CAMPAIGNERS for fathers’ rights are planning to decorate a mysterious hillside figure with a Batman cape and mask.
The New Fathers 4 Justice activists have informed The Argus that they plan to adorn The Long Man of Wilmington with one of their superhero style outfits in a protest against the family court system.
The protesters are looking to pull off the stunt in the next fortnight despite appeals by the Sussex Archaeological Society and the site’s self-proclaimed guardian to stay away from the site.
The group say they aim to use a lightweight black plastic material similar to that used by farmers and a 37m plastic banner which will read Stop the war on Dads at the historic site on hills near Eastbourne.
Members of the group, which was founded in 2008, say they are a splinter group and are not associated with controversial Fathers4Justice UK founder Matt O’Connor.
The group campaigns for equal rights for fathers in divorce and separation proceedings and reform of the family courts and say they want to see an overhaul to the “secretive system”.
Protesters have gone public with their plans after an altercation with a “Pagan” man at the Longman site on Friday morning when they were measuring out the site.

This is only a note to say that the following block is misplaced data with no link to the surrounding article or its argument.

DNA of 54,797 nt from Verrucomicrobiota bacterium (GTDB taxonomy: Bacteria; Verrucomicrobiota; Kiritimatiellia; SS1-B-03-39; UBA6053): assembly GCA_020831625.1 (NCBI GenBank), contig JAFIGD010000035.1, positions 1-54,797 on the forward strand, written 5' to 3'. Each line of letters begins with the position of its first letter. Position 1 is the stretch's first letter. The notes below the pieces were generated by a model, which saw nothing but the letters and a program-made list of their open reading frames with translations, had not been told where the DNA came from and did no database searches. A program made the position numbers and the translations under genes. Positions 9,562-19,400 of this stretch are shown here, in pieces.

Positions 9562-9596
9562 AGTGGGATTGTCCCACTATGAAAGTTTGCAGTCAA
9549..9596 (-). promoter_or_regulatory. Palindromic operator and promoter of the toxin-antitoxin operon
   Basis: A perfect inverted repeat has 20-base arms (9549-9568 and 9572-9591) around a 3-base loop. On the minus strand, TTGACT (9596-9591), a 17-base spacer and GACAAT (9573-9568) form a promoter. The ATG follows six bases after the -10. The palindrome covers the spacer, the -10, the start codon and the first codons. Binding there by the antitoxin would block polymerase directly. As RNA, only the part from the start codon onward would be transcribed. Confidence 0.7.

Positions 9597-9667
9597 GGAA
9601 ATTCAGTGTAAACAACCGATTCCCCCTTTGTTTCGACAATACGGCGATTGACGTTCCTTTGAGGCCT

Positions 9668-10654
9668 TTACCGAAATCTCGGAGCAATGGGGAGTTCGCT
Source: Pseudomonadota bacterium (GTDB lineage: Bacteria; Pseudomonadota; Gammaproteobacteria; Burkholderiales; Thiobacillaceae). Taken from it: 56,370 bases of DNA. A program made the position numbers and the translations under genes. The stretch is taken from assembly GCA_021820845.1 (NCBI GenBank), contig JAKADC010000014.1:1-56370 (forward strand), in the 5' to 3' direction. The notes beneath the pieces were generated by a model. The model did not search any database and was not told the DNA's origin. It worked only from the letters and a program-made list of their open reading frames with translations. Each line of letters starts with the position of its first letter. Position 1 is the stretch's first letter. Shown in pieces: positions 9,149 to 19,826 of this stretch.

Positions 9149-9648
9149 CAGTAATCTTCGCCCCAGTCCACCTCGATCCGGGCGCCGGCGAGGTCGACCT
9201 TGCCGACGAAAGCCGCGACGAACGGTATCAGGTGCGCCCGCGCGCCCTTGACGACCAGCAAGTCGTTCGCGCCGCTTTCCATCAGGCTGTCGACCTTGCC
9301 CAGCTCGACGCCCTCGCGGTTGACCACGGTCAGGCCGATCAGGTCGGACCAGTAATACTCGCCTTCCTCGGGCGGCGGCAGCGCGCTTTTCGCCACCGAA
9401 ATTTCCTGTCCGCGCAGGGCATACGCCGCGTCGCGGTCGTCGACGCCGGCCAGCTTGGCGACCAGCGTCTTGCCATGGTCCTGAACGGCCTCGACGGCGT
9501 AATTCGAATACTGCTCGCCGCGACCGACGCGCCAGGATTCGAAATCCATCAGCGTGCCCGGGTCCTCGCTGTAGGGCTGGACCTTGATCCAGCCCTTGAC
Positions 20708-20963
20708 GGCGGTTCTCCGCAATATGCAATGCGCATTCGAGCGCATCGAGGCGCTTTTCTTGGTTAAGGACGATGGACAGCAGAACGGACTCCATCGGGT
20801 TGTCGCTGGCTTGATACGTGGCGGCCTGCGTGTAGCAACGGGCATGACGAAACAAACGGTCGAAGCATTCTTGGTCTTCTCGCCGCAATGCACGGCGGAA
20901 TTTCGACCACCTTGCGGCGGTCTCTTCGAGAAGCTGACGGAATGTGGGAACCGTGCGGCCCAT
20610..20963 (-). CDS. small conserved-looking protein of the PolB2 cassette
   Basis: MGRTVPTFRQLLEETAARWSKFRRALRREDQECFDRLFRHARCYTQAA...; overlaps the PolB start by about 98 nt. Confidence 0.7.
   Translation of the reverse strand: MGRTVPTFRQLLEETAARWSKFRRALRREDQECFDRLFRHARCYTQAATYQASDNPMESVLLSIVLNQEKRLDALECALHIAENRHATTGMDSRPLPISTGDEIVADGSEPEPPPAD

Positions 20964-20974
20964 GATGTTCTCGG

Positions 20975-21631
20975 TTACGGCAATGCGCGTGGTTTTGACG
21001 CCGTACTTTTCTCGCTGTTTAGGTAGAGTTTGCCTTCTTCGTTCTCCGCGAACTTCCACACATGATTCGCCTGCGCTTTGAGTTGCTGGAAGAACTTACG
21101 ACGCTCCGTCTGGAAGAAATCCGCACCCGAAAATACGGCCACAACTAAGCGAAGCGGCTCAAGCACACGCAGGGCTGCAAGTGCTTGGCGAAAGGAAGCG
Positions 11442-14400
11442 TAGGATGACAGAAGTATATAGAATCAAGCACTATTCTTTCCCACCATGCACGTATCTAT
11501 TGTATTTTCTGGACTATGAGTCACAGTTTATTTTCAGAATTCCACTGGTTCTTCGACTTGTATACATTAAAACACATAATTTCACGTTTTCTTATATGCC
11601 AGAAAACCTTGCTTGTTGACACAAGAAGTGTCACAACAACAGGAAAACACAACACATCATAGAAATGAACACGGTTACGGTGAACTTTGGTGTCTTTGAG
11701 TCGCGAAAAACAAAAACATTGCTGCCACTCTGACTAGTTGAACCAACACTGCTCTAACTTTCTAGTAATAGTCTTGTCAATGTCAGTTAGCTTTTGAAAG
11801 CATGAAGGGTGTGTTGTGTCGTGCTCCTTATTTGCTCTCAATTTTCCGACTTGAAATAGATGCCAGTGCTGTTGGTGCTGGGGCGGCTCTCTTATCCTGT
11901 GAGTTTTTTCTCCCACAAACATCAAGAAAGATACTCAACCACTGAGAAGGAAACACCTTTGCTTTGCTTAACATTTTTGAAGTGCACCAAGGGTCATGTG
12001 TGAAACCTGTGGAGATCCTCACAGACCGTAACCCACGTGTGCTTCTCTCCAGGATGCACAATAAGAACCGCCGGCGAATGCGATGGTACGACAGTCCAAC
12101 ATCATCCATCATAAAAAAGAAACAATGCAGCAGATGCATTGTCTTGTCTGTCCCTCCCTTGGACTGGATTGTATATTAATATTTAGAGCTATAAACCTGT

Peter Moore, co-ordinator for New Fathers 4 Justice, said the group wanted to use the site because of its symbolic links to male fertility.
He added: “Years ago they allowed a TV programme to turn the Long Man into a female so what’s wrong with us doing it the other way round.
“We were aware that the authorities were likely to object on those grounds but what’s the difference between us and that TV programme?”
The historic site is protected under Scheduled Monument legislation.
Debbie Matthews, marketing officer with the Sussex Archaeological Society, which maintains the site, called on the group to reconsider.
She said: “The Long Man is a wonderful piece of cultural heritage, it means a lot of things to a lot of people.
“It is under threat from soil erosion which is exacerbated by people clambering around the hill.
“The site is particularly vulnerable at the moment because if it’s icy it can be quite dangerous because it is quite steep, and if it’s not icy there could be a lot of soil erosion because the ground is sodden. “We would ask them to respect our efforts to preserve our historic Sussex.”